Stop Feeling Stressed About Money! 4 Tips For Mindful Finances

It’s week two of the new year and I’m already exhausted! Anyone else? On top of having a very demanding and independent one year old, my work schedule is picking up and I’m trying to redefine what balance means for me in this busy season. None of these are bad problems to have. In fact, I’m grateful for each one of them, but dang! 2019 is already starting out with a bang!


As part of living with intention this year, Kevin and I decided to be more mindful about out finances and institute a spending freeze for the first half of the year. Have any of you ever done this before? Who knows, we may decide to carry it even further, but for now, it is for the first 6 months. The holiday’s can feel crazy with gift giving and purchasing, so we decided that this would be a good way to kick off 2019 and bring some mindfulness to this aspect of our lives (not to mention our bank accounts would probably be happier too!).


 
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Even though we are on a spending freeze, we each still have a set amount of money that each of us can spend in whatever way we choose each month. For us, it’s $100 each. That might seem like a lot, but we wanted to be realistic with each other. If we spend the money each month, great. If we do not, even better! We each have the ability to make that choice each month.


What started out as a way for us to cut back and save ended up causing us to dive deep into our finances to assess where we are and where we would like to be. So, we took a good look at our finances, set a budget for each month, discussed our savings goal and what we are comfortable spending each month.


Now because the limit is on the larger side, that means that more things fall under the umbrella of what that money covers (do what feels comfortable for you if you decided to test this out). The beautiful thing about living with intention is that if you are really going to follow through, you have to do a lot of self evaluating and self love.  As an example, I’ve been enjoying taking a weekly yoga class. I already have a gym membership, so this yoga class falls under the “fun money” or “miscellaneous money” (whatever you want to call it) category each month. But, this is important to me, so I make sure that I account for it when I’m thinking about things I may want that come from that $100 each month.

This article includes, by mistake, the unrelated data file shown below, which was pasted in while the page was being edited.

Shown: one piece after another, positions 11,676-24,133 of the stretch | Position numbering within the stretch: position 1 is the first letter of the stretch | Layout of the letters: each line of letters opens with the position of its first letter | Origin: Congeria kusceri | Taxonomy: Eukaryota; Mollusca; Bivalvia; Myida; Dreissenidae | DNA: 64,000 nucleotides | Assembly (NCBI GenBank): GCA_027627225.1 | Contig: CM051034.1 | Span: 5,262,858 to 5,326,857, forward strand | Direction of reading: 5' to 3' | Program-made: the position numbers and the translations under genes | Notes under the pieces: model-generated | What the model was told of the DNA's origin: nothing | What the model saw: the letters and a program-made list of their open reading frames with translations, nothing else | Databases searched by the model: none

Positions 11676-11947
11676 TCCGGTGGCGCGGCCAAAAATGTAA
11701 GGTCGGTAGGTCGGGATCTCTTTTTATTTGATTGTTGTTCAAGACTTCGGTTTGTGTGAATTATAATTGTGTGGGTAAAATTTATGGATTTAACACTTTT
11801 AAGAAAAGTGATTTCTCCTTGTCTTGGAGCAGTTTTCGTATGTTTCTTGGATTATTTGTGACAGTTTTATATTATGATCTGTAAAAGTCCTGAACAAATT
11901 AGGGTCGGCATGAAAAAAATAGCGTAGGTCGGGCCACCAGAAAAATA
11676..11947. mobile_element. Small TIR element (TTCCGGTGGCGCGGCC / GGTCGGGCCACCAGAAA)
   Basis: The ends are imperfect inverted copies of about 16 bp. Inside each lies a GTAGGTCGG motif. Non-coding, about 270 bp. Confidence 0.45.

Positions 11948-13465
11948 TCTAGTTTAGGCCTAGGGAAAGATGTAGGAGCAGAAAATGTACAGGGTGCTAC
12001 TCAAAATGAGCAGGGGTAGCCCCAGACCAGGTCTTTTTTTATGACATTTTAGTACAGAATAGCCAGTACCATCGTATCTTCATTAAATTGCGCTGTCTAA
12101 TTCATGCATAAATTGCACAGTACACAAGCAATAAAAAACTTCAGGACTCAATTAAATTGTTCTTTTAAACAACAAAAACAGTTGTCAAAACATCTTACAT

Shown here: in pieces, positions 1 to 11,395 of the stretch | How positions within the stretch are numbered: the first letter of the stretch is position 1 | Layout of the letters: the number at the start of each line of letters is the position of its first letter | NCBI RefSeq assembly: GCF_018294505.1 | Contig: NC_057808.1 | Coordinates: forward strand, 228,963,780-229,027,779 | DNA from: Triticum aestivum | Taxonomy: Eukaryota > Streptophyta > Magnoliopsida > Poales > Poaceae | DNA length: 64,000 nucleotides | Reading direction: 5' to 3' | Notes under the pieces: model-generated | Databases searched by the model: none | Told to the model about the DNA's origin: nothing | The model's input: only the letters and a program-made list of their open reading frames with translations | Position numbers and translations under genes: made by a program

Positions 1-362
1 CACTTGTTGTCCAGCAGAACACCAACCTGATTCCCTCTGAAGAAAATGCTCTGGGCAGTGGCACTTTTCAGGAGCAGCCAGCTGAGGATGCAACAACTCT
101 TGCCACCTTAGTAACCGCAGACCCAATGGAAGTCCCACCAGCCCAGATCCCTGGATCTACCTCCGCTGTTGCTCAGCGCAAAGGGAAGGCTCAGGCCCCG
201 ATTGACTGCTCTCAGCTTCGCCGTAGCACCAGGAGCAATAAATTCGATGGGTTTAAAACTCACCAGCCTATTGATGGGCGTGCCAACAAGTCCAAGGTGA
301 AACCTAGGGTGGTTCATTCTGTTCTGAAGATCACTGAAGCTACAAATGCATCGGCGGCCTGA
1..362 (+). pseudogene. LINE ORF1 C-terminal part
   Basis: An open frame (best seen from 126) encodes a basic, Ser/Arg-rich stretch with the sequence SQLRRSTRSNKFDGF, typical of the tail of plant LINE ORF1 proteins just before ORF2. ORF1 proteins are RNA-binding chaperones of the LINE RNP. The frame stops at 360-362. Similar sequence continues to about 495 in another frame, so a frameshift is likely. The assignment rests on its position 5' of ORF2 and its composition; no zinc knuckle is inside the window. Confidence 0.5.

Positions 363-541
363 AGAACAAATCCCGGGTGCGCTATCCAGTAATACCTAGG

If we want something that costs more than our $100 limit for the month, we have to save the money each month until we reach the amount we need to make the purchase. This simple mindfulness practice has the ability to have such a HUGE and positive impact on our finances, and I’m very excited to do a check in at the end of 6 months!


Here are 4 Tips for Mindful Finances if you’re thinking about instituting a similar practice this year (tailored to your needs, of course).


 
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4 Tips For Mindful Finances



.01 Evaluate Your Finances

Do you know how much money you have coming in each month and how much money you have going out each month? You may have a rough idea, but if you haven’t sat down a combed through things you are potentially leaving a lot of money on the table. Whether it’s just you, or you and your significant other, sit down and go through everything so you know where you stand.



Kevin and I had a rough idea, but there were definitely areas that we could clean up!

.02 Establish A Budget

There are so many budgeting strategies out there. There is the envelope system. The multiple bank account system. The Dave Ramsey ideology, and many, many more. Find something that resonates with you and implement it. Do not make it anymore complicated than it has to be.



Kevin and I have everything in a spreadsheet that we can each refer to at the beginning and end of each month.



.03 Do Not Forget “Fun Money” or “Miscellaneous”

Whatever you want to call it, it doesn't really matter. When you’re creating your budget, don’t forget to give yourself a monthly allowance for fun or miscellaneous stuff. It can be as much as $100, or as little as $20, but be realistic with yourself and your budget. Leaving this out of your budget is a sure way to end up overspending and not reach your goals.



.04 Delayed Gratification + Think About Your Purchases

The biggest learning that I recognize for myself is that this mindulf finances practice is really teaching me think about how I spend my money. I am stopping to evaluate if I really need something or if it is a want I can go without. It’s also helping me with delayed gratification. Most of the time, my purchases are impulse purchases. I see something I want, I buy it, and there is a fleeting feel-good moment.



Forcing myself to save and wait to make a purchase ultimately makes the purchase that much more meaningful and intentional because I’ve had to plan and really think about the purchase.



Tell me, have you set any intentions or goals related to your finances this year? I would love to hear about it! Leave me a comment below.



Thanks for stopping by! I hope you decide to stick around for a little while and join me on this journey!

 
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